Among its outstanding manuscript holdings, the Gotha Research Library preserves four special collections on Lutheranism from the 16th to 18th centuries. It has been making these collections accessible online since 2004. The results are searchable in the Kalliope Union Catalogue and can be used for further research on handwritten documents.
The Reformation manuscripts from the 16th century comprise 260 volumes with almost 16,000 individual documents. They provide a deep insight into the early phase of the Reformation and its further developments into the early 17th century. The manuscripts include a considerable number of autographs as well as numerous contemporary copies of almost all reformers of the first to third generation, among them Martin Luther (1483–1546), Philipp Melanchthon (1497–1560), Erasmus of Rotterdam (1466–1536), Johannes Bugenhagen (1485–1558), Georg Spalatin (1484–1545), Jean Calvin (1509–1564), Theodore Beza (1519–1605) and the Thuringian reformers Friedrich Myconius (1490–1546) and Justus Menius (1499–1558). In addition, there are (partial) estates from Paul Eber (1511–1569), Stephan Gerlach (1546–1612), Bartholomäus Gernhard (1525–1600), Aegidius Hunnius (1550–1603) and Johannes Piscator (1546–1625). Many of these documents – with the exception of the correspondence of the most influential reformers – remain unpublished to this day. The Research Library made this collection accessible from 2004 to 2009 with funding from the German Research Foundation.
The estate of the two Lutheran theologians Johann Gerhard (1582–1637) and Johann Ernst Gerhard (1621–1668) from Jena comprises 206 manuscript volumes with over 8,850 individual documents. It contains above all the correspondence (a total of around 3,700 letters), as well as personal documents, manuscripts of various writings, notes and collections from school and academic studies, scholarly notes, and writings that arose in connection with pastoral and church leadership activities. The unique bequest of two theologians from the 17th century makes it possible to study the history of Lutheranism in terms of the humanities, ideas, education, universities and politics, as well as the history of early modern scholarly culture. Johann Gerhard is considered one of the most important theologians of Lutheran orthodoxy. He significantly shaped the Lutheran confessional culture with his dogmatic and edifying writings. His son Johann Ernst Gerhard rendered outstanding services to the study of Oriental languages and cultures. The Gotha Research Library made this bequest accessible from 2009 to 2013 with funding from the German Research Foundation.
Seckendorff's correspondence and personal documents
The scholar and statesman Veit Ludwig von Seckendorff (1626–1692) is considered an outstanding representative of the political practice of the German Protestant territories of the second half of the 17th century. He is regarded as the founder of modern, scientifically based administrative theory and is one of the most important representatives of Christian state theory as well as Evangelical Lutheran church historiography. Despite his political activities being largely confined to Central Germany, Seckendorff was part of a dense political and administrative network and one of the most important Central German exponents of the European “Respublica litteraria” between the Thirty Years' War and the beginning of the Age of Enlightenment. Of the 7,860 documents distributed among 32 libraries and archives, 968 documents have been preserved in the Research Library, mainly Seckendorff's scientific correspondence since 1664, letters from Seckendorff in correspondence with Wilhelm Ernst Tentzel (1659–1707) and Tobias Pfanner (1641–1716), as well as manuscripts and handwritten materials documenting his scientific and political activities during the Gotha period. With his writings, Seckendorff aimed at the synopsis of a multiplicity of discourses in which he was actively involved. The indexing of his hitherto largely unexplored correspondence and personal documents goes well beyond previous studies, concentrating primarily on Seckendorff's publications and provides new impulses for a source-based interdisciplinary examination of Seckendorff. The Gotha Research Library has been indexing the correspondence and personal documents since 2020 with funding from the German Research Foundation. In doing so, it cooperates with all archives and libraries that preserve documents by Seckendorff.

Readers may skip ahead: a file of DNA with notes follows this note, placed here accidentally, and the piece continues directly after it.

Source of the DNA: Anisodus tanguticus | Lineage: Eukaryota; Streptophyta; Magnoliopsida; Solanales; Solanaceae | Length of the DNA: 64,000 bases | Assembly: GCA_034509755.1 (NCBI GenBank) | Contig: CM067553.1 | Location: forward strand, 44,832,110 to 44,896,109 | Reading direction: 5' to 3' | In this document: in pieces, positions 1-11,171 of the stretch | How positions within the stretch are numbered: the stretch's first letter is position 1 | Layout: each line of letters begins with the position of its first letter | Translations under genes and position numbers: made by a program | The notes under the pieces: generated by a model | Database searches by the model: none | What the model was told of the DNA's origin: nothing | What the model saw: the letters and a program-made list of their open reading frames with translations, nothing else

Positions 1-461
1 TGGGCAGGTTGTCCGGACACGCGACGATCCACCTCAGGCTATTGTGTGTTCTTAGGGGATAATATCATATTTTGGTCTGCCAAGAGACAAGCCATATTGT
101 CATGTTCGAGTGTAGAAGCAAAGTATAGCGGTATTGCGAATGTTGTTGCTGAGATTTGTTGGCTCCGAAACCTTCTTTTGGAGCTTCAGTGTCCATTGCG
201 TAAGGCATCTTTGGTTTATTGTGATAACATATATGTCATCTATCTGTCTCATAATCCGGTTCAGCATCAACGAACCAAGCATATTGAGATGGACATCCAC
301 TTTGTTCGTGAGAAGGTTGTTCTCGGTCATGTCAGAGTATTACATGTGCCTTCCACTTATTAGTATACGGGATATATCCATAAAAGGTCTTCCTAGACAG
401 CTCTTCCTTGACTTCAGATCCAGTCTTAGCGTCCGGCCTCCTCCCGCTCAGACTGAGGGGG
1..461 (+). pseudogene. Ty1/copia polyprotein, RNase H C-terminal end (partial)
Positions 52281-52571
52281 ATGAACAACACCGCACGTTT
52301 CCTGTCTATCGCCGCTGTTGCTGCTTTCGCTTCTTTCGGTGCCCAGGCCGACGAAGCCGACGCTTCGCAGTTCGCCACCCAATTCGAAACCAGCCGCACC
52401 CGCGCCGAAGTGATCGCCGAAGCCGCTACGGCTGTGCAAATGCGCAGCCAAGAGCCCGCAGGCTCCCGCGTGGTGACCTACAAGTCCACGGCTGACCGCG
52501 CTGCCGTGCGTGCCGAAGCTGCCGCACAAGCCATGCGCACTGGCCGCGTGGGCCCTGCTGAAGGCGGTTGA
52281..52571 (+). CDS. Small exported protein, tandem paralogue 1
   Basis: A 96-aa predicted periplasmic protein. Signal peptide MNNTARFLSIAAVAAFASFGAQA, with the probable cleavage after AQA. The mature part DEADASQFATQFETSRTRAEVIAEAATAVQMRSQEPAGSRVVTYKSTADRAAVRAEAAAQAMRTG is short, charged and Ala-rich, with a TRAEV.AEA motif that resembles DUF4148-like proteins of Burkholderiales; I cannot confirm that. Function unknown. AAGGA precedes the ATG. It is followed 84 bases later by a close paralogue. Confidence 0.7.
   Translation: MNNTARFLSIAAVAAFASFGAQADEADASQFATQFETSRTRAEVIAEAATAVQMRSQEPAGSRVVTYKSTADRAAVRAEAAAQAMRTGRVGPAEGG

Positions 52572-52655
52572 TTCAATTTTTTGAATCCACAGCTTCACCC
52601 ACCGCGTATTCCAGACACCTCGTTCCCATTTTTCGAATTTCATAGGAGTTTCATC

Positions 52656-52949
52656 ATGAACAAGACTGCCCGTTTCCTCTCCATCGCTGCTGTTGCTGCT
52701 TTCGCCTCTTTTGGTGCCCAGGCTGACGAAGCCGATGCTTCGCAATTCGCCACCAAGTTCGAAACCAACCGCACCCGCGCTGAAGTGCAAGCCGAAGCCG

The estate of the Lutheran theologian and Gotha library director Ernst Salomon Cyprian (1673–1745) comprises 135 manuscript volumes with almost 8,700 individual documents. These include almost 4,000 letters with some 600 persons throughout Europe, an extensive collection of Cyprian's material for his own major editions and works on the history of the Church and the Reformation, along with the collection of manuscripts and prints he assembled for the Reformation anniversary in 1717. Through this collection, the networks of this scholar from the late phase of confessional Lutheranism can be reconstructed and examined. Furthermore, the estate enables research into the early scholarly reappraisal of the history of the Reformation. Cyprian is considered one of the last representatives of Lutheran orthodoxy who decidedly fought against certain developments in the Enlightenment and Pietism. The Gotha Research Library made the bequest accessible from 2014 to 2020 with funding from the German Research Foundation.